As a teenager, Bon Iver’s Justin Vernon dreamed of working with his heroes, except his weren’t the typical heroes for a kid growing up in the Midwest during the 1990s. When his friends were getting into punk and hip-hop, the seventeen-year-old Vernon was obsessed with gospel music. As teenagers, he and his best friend—and future band mate—Phil Cook steeped themselves in its sound and history, devouring every record they could get their hands on: Sam Cooke and the Soul Stirrers, the Swan Silvertones, the Dixie Hummingbirds, Mahalia Jackson. “We leaned on each other for discovering new gospel music,” Vernon recalls, “and we spent years studying and going back to the big cornerstone gospel groups and singers.”
This eclectic and intensely devoted education would later shape the music they made together—first, in DeYarmond Edison, and separately, in Vernon’s group Bon Iver and Cook’s band Megafaun. “Gospel music for me has always reminded me of being a child,” muses Cook. “When you’re a little kid and you love something, it’s such an honest love. It’s a pure example of what I like to think of as the inescapable. You just can’t escape the music you love.”
By their twenties, the two friends had discovered the Blind Boys of Alabama, who opened up a new world of seemingly endless musical possibilities. Says Vernon: “What was different about those early 2000’s Blind Boys records was that first, they were on Peter Gabriel’s Real World label, and second, they were doing Tom Waits tunes and playing with dudes we recognized from the blues and folk scenes.”
What impressed them, in other words, was the Blind Boys’ loose definition of gospel music, which allowed the singers to measure the spiritual dimensions of rock and pop songs, of blues music, of funk and folk and everything in between. The Blind Boys of Alabama aren’t merely a group of singers borrowing from decades-old gospel traditions; rather, they are themselves the group who helped define and cement those traditions during the course of the twentieth century and well into the twenty-first. They first sang together at the Alabama Institute for the Negro Blind in Talladega in the late 1930s. To put that in perspective, the group predates the attack on Pearl Harbor and the development of the twelve-inch vinyl album (only ‘78s’ were available at the time). When they began singing together, “separate but equal” was still a sad summary of race relations in the United States.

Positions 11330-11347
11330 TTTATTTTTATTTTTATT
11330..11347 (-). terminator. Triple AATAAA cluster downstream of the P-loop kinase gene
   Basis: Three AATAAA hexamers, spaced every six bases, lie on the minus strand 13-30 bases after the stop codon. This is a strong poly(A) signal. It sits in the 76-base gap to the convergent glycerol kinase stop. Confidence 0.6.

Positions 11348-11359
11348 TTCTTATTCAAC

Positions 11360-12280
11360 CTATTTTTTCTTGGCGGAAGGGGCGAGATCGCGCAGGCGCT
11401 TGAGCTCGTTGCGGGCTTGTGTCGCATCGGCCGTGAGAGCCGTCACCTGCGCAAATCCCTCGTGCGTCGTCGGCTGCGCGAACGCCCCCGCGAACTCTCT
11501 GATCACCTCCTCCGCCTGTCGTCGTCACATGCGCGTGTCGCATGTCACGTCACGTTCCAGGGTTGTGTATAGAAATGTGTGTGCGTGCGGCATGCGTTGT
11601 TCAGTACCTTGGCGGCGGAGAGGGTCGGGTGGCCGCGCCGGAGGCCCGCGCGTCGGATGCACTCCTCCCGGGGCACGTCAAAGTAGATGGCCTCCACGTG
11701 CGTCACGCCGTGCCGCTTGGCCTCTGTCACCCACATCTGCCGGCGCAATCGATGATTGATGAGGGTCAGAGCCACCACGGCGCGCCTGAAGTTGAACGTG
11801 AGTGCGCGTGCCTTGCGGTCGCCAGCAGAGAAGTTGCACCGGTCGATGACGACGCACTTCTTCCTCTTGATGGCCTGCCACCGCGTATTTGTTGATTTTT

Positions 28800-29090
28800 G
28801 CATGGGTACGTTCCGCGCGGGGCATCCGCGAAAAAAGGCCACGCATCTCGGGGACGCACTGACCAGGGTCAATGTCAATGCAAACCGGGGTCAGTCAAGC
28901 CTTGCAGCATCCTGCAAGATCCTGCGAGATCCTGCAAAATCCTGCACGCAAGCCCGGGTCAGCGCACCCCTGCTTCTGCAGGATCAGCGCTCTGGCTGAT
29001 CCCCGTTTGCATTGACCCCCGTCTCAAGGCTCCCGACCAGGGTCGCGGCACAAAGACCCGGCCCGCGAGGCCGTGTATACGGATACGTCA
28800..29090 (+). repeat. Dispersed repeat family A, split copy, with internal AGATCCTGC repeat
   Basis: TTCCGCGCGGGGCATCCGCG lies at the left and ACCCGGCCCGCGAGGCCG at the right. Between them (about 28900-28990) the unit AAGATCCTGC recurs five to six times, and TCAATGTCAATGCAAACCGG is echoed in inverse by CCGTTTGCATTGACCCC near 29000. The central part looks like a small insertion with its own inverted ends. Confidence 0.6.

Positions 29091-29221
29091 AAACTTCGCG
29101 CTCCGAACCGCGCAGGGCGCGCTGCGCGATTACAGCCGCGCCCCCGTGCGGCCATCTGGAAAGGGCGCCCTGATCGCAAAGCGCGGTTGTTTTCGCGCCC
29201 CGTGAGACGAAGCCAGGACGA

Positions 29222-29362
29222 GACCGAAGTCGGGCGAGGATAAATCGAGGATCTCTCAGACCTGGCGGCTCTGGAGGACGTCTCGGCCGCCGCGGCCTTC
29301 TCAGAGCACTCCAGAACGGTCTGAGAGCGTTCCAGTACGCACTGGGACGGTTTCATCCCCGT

Touring throughout the South during the Jim Crow era of the 1940s and 1950s—when blacks were denied the use of whites-only water fountains, bathrooms, and restaurants—the Blind Boys persevered and even flourished thanks to their unique sound, which blended the close harmonies of early jubilee gospel with the more fervent improvisations of hard gospel. During the 1960s, they sang at benefits for Dr. Martin Luther King Jr. and provided a soundtrack to the Civil Rights movement, which adopted both the Christian message and the dignity of old gospel songs. During the late 1960s and throughout the 1970s, gospel groups that had originated in the church began recording secular music, yet the Blind Boys of Alabama stuck to their calling. “We sing gospel music,” says Carter. “That’s what we do. We’re not going to ever deviate from that.”
Few would have expected them to still be going strong—stronger than ever, even—so many years after they first joined voices, but they’ve proved as productive and as musically ambitious in the twenty-first century as they did in the twentieth. In 2001, they released Spirit of the Century on Peter Gabriel’s RealWorld label, mixing traditional church tunes with songs by Tom Waits and the Rolling Stones, and winning their first Grammy Award. The next year they backed Gabriel on his album Up and joined him on a world tour, although a bigger break may have come when David Simon chose their cover of Waits’ “Way Down in the Hole” as the theme song for the first season of The Wire. The HBO series remains critically regarded as the greatest television show ever aired. Subsequent Grammy-winning albums have found them working with Robert Randolph & the Family Band (2002’s Higher Ground), a plethora of special guests including Waits and Mavis Staples (2003’s Go Tell It On The Mountain), Ben Harper (2004’s There Will Be a Light), and the Preservation Hall Jazz Band (2007’s Down in New Orleans).
Nearly seventy-five years after they hit their first notes together, the Blind Boys of Alabama are exceptional not only in their longevity, but also in the breadth of their catalog and their relevance to contemporary roots music. Since 2000, they’ve won five Grammys and four Gospel Music Awards, and have delivered their spiritual message to countless listeners. “We appreciate the accolades and we thank God for them,” says Jimmy Carter, a founding member and the Blind Boys’ leader for five years now. “But we’re not interesting in money or anything other than singing gospel. We had no idea when we started that we would make it this far. The secret to our longevity is, we love what we do. And when you love what you do, that keeps you motivated. That keeps you alive.”